Saudia in talks with Airbus, Boeing for wide-body jets, CEO says
The state-owned carrier, also known as Saudia, is planning to expand rapidly over the next eight years as part of a government strategy to transform the kingdom into a transport hub.
“It’s a good size fleet order that will have to be placed,” Chief Executive Ibrahim Koshy told Reuters at the Dubai Airshow, without disclosing how many aircraft it would order.
“It’s something that will take place. Definitely in 2022.”
The order would help fuel network expansion to 135 mostly international destinations by 2030, up from 90 in 2019 which included 28 destinations in Saudi Arabia, he said.
It would later post orders to replace older aircraft and expand its narrow body fleet, while some aircraft types will be removed to simplify the fleet, Koshy said.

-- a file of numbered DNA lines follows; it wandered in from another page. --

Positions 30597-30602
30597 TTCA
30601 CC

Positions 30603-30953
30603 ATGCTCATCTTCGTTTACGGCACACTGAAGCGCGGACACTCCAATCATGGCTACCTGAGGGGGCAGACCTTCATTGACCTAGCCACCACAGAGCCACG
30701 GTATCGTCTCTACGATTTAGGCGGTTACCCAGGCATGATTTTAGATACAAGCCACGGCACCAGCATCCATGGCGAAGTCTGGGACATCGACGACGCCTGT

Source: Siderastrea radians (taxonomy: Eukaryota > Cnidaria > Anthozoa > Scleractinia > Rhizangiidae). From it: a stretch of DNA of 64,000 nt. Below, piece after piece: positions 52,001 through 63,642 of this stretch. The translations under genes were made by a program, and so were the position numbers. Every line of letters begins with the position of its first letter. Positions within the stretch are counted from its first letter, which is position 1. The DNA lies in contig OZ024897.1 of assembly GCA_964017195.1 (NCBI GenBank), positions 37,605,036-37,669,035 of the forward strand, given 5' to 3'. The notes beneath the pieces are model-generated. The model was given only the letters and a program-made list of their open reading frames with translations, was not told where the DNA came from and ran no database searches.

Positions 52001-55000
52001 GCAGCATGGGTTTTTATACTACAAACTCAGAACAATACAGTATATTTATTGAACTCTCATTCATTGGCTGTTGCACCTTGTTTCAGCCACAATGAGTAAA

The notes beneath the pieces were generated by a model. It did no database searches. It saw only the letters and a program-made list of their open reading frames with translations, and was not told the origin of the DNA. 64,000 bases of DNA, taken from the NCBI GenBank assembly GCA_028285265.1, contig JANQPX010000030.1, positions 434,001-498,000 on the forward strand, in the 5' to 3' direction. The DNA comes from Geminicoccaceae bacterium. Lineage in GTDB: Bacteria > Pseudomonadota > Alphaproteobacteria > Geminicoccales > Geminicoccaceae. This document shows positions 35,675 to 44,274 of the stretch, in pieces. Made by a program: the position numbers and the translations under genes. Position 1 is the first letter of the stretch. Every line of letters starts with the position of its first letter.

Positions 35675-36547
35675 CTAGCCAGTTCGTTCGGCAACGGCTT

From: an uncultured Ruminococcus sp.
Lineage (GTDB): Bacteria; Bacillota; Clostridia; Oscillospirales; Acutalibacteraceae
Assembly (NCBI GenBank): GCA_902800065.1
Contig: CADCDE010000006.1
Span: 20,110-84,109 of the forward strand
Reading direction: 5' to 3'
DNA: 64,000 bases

Saudia is expanding ahead of a planned launch of a new state-owned airline to based in the capital, Riyadh.
“The growth that is taking place in the country actually justifies a second carrier coming in as a full service airline.”
Koshy said Saudia would focus on developing a hub in Jeddah once the new airline starts operations, and would see it operate to 200 combined destinations with its low-cost unit by 2030.
Saudia has forecast significant expansion in Asia Pacific and the Americas, carrying a combined 85 million passengers a year with its unit by 2030, up from 35 million in 2019, he said.
Saudia, one of the Middle East’s oldest airlines, could return to profitability by 2024, at which time it expects to return to pre-pandemic passenger traffic, Koshy said.
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